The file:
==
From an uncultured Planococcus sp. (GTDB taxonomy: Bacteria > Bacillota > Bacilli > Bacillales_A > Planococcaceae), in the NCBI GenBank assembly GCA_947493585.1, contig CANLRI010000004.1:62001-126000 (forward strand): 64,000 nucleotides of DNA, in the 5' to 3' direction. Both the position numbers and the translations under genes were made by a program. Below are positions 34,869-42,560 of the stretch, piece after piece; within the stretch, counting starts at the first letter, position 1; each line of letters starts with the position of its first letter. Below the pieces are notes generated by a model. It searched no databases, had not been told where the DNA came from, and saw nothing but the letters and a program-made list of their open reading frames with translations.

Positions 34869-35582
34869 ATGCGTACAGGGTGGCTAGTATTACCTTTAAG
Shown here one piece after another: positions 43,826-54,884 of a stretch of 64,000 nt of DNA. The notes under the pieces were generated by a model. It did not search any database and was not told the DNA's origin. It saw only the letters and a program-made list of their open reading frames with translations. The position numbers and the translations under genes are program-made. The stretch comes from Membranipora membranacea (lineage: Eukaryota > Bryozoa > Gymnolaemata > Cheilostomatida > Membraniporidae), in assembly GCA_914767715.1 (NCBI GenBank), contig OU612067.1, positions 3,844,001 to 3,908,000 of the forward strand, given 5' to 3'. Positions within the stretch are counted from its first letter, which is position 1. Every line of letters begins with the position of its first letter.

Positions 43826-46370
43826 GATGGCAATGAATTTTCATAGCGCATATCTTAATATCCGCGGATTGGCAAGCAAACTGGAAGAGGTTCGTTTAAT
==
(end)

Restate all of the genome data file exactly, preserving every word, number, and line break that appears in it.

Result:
From an uncultured Planococcus sp. (GTDB taxonomy: Bacteria > Bacillota > Bacilli > Bacillales_A > Planococcaceae), in the NCBI GenBank assembly GCA_947493585.1, contig CANLRI010000004.1:62001-126000 (forward strand): 64,000 nucleotides of DNA, in the 5' to 3' direction. Both the position numbers and the translations under genes were made by a program. Below are positions 34,869-42,560 of the stretch, piece after piece; within the stretch, counting starts at the first letter, position 1; each line of letters starts with the position of its first letter. Below the pieces are notes generated by a model. It searched no databases, had not been told where the DNA came from, and saw nothing but the letters and a program-made list of their open reading frames with translations.

Positions 34869-35582
34869 ATGCGTACAGGGTGGCTAGTATTACCTTTAAG
Shown here one piece after another: positions 43,826-54,884 of a stretch of 64,000 nt of DNA. The notes under the pieces were generated by a model. It did not search any database and was not told the DNA's origin. It saw only the letters and a program-made list of their open reading frames with translations. The position numbers and the translations under genes are program-made. The stretch comes from Membranipora membranacea (lineage: Eukaryota > Bryozoa > Gymnolaemata > Cheilostomatida > Membraniporidae), in assembly GCA_914767715.1 (NCBI GenBank), contig OU612067.1, positions 3,844,001 to 3,908,000 of the forward strand, given 5' to 3'. Positions within the stretch are counted from its first letter, which is position 1. Every line of letters begins with the position of its first letter.

Positions 43826-46370
43826 GATGGCAATGAATTTTCATAGCGCATATCTTAATATCCGCGGATTGGCAAGCAAACTGGAAGAGGTTCGTTTAAT